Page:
Learning is NOT a lightbulb moment. Embrace, encourage, and challenge the process.

You are smart. You are kind. You are beautiful. You are “at-risk”. You are slow. You are fast. You are trouble.

Labels, labels, labels. I am sick of them. Why can’t kids just be kids anymore? Why can’t we celebrate that we are all growing and improving every day? Why do we feel the need to identify people based on snapshot judgments and change destinies as a result?

I am a firm believer that kids will always live up to our expectations when they know what those expectations are. As a former director and teacher for a gifted and talented department, I saw first-hand how a label of “gifted” impacted a child to succeed…or fall apart the first time he failed. As a classroom teacher, I  saw first hand how a child would with a designation as “special” began to believe that he just wasn’t a “reader”. As a school administrator, I have seen how students without a label begin to believe they will always be mediocre with no real identity. I have seen how labels impact those who “earn” them and those who don’t. Somehow we have strayed from a desire to constantly measure progress to instead measuring once and labeling forever.

Back in the 1920s cartoons began to really come into vogue in America. As a means to not only entertain but also educate society, characters were created that would shape the beliefs of generations of Americans. Mighty Mouse made us believe that even the smallest could be brave. Popeye encouraged us to always stand up to the bully. And light-bulbs illuminating next to the heads of countless characters made us believe that thoughts and learning were moments in time, moments that often dismissed the process of learning and made us all begin to believe that learning was not acquired, but instead, it was received in an instant or missed and never gained.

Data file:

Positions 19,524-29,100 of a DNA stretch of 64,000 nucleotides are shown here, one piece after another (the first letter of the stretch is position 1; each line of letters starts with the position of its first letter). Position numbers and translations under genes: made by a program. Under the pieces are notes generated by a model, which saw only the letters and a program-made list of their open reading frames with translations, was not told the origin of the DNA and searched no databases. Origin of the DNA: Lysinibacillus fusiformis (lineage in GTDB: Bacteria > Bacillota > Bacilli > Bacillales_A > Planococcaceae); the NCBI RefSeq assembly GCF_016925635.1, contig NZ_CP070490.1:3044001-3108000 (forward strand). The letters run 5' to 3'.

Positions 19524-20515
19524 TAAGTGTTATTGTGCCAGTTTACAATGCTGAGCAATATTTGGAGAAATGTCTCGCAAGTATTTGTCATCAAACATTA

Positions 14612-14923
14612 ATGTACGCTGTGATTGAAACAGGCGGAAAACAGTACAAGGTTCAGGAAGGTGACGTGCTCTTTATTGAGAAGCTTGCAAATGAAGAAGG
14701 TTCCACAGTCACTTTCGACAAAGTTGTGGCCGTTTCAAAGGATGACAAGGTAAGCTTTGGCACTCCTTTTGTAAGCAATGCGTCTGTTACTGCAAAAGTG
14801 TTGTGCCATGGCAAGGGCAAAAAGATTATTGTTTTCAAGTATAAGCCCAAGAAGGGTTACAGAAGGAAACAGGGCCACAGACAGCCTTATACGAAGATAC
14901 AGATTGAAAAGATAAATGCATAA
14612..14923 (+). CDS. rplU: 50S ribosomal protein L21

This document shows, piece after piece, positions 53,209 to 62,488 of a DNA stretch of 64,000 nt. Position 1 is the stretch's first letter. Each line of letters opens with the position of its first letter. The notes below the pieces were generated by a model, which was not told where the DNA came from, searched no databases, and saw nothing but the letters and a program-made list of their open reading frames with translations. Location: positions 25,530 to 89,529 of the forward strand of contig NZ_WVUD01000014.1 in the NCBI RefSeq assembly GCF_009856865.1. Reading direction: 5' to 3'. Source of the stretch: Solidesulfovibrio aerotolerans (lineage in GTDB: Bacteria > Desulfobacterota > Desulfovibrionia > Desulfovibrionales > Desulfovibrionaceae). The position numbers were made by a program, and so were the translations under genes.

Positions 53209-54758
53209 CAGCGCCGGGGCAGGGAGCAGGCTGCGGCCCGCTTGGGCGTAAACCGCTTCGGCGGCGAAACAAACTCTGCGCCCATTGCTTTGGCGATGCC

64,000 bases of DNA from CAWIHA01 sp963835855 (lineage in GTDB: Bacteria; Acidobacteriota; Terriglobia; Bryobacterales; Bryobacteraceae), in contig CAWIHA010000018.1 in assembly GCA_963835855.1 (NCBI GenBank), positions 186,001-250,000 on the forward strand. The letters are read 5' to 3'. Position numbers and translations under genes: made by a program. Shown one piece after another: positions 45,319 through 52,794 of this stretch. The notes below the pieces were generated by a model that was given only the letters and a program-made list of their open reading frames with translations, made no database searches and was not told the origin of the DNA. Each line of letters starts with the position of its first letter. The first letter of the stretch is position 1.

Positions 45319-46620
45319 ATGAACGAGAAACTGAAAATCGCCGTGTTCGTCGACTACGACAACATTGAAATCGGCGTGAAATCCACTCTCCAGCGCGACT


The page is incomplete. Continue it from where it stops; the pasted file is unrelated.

Learning is NOT a light-bulb moment. Learning is always a process.  In my presentations, I often ask participants to describe the MOMENT they fell in love, the MOMENT they learned to swim, or the MOMENT they learned to read. What participants quickly discover is that to describe any of these “MOMENTS” requires a story, a description of a process, and a progression. A progression that we are all still on. No matter what we know, what we believe, or what we feel, we are always on a journey for more. We can always learn more, feel more, and believe more. When we mistakenly try to label a person by a moment in time, we alter the course of their journey and change the direction of their process. Let’s make it a point to remember that we are all on a learning progression and we all have the potential to learn more. Where we are now is not where we were and it is not where we will be. Placing a label on anyone because of what we see today can only hurt where they are tomorrow.

Don’t take my word for it. Ask your kids? Don’t know which ones to talk to, just pull up your roster. The kids with the designations and labels next to their names are a great place to start. Next fall, make it a point to get to know your kids before you get to know their label. Knowing who a person is is more important than knowing what their label defines.

Check out more of Dave’s thoughts at https://schmittou.net

Want practical guidance on how to embrace the process of learning? Check out Dave’s book: It’s Like Riding a Bike: How to make learning last a lifetime.

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